02.07.2018, The Art NewspaperThe UK’s ban on ivory sales will not protect the elephants 

Is a Painted Tile Leonardo da Vinci’s Earliest Known Artwork? Experts Are at Odds: A small painted tile is causing a big commotion among art-world academics. That’s because some scholars believe that the recently discovered piece is the earliest known artwork by Leonardo da Vinci: a self-portrait in which the artist depicts himself as the Archangel Gabriel. The work has been dated to 1471, when Leonardo would have been just 18 years old.  

22.06.2018, ArtnetIs a Painted Tile Leonardo da Vinci’s Earliest Known Artwork? Experts Are at Odds  

United States

Restitution Suit Pits Owner of 18th-Century Painting Against Polish Government: In a lawsuit filed last week in the US District Court for the District of Columbia, Alexander Khochinsky, an American art dealer who owns the Antoine Pesne painting Girl with Dove (1754), alleged that Poland retaliated against him after he approached officials there with a claim that the work may have been looted by the Nazis during World War II. Khochinsky is now seeking a court order declaring his ownership of Girl with Dove, repayment of his legal fees, and damages to compensate for the physical, mental, and financial stresses the extradition case caused.  

27.06.2018, ARTnewsRestitution Suit Pits Owner of 18th-Century Painting Against Polish Government 

29.06.2018, The Art NewspaperArt dealer sues Poland over its failed efforts to extradite him from the US 

Jeff Koons and Larry Gagosian file motion to dismiss collector’s ‘impatient’ demands for work he did not receive: The artist Jeff Koons and Gagosian Gallery submitted a motion on 20 June to dismiss a lawsuit filed by the collector Steven Tananbaum earlier this year over the non-delivery of three stainless steel sculptures he agreed to purchase for $22.5m, called Balloon Venus Hohlen Fels (Magenta)Balloon Eros and Eros Diana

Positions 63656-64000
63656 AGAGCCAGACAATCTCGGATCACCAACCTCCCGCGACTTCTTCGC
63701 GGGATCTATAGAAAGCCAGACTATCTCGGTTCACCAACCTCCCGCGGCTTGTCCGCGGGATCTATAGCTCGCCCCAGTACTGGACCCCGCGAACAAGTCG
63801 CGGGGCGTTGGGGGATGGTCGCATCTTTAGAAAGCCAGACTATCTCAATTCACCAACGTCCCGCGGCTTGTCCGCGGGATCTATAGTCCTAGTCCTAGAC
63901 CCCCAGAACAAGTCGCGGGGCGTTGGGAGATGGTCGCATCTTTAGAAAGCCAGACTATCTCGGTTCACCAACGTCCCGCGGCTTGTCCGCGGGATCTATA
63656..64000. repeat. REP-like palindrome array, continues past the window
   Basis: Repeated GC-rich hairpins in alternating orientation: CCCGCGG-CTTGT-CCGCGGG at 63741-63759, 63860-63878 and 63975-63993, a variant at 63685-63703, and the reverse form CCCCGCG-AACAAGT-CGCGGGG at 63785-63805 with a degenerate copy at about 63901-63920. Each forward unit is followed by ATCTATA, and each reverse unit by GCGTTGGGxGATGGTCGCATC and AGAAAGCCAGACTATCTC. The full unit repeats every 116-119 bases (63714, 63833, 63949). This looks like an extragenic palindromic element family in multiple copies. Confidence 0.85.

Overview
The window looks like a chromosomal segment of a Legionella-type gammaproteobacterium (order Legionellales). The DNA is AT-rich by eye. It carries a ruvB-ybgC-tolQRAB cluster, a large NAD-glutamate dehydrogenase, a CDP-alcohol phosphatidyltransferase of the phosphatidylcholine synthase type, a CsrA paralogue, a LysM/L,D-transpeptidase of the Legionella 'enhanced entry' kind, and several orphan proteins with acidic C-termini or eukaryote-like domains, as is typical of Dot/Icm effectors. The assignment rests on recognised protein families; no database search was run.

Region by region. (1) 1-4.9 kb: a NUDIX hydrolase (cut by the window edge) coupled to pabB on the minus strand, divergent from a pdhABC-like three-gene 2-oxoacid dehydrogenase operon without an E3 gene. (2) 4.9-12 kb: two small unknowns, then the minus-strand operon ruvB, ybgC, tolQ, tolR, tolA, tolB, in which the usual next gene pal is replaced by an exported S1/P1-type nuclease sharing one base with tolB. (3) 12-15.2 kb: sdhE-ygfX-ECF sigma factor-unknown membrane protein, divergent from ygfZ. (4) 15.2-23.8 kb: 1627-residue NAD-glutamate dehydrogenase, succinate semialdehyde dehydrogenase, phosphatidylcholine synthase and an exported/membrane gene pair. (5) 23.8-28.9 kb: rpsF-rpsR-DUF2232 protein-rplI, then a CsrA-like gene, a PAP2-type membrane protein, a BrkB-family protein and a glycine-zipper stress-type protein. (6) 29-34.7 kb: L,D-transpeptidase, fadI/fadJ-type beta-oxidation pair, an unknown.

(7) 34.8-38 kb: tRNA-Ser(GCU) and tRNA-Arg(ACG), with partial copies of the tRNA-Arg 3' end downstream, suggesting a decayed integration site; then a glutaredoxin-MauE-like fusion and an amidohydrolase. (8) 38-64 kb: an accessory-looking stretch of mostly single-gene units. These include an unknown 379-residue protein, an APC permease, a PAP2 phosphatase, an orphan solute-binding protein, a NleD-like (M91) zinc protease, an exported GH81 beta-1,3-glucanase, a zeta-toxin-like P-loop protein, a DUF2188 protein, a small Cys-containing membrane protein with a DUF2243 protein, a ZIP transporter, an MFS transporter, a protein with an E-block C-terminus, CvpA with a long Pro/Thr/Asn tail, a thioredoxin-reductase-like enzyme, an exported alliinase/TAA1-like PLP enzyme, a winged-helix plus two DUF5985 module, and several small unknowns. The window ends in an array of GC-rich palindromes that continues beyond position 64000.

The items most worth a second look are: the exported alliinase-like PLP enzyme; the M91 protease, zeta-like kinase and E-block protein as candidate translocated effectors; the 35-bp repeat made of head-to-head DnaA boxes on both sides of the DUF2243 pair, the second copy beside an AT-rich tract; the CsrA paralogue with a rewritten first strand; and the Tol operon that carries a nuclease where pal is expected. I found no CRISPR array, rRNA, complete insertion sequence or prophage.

22.06.2018, The Art NewspaperJeff Koons and Larry Gagosian file motion to dismiss collector’s ‘impatient’ demands for work he did not receive 

21.06.2018, ArtnetGagosian Fires Back, Moving to Dismiss Lawsuits by Two Disgruntled Jeff Koons Collectors 

Russian Billionaire Rybolovlev Wins Access to a Trove of Confidential Documents in His Ongoing Crusade Against Yves Bouvier: The Russian billionaire Dmitry Rybolovlev is demanding that the auction house Sotheby’s produce confidential documents revealing its dealings with Yves Bouvier to show that the Swiss dealer defrauded him by adding as much as $1 billion in illicit markups to 38 artworks. On 11 June, the US District Court in New York granted Rybolovlev permission to use some, but not all, of the documents he had requested for criminal proceedings in Monaco and Switzerland. 

21.06.2018, ArtnetRussian Billionaire Rybolovlev Wins Access to a Trove of Confidential Documents in His Ongoing Crusade Against Yves Bouvier 

Old Master saga: expert hired by vendor to prove Saint Jerome’s authenticity says it is a fake: A second expert analysis by the Italian Maurizio Seracini has confirmed that a painting of Saint Jerome, sold by Sotheby’s New York in 2012 and attributed to the 16th-century master Parmigianino, is a 20th-century fabrication. The painting had previously been owned by the French art dealer Giuliano Ruffini.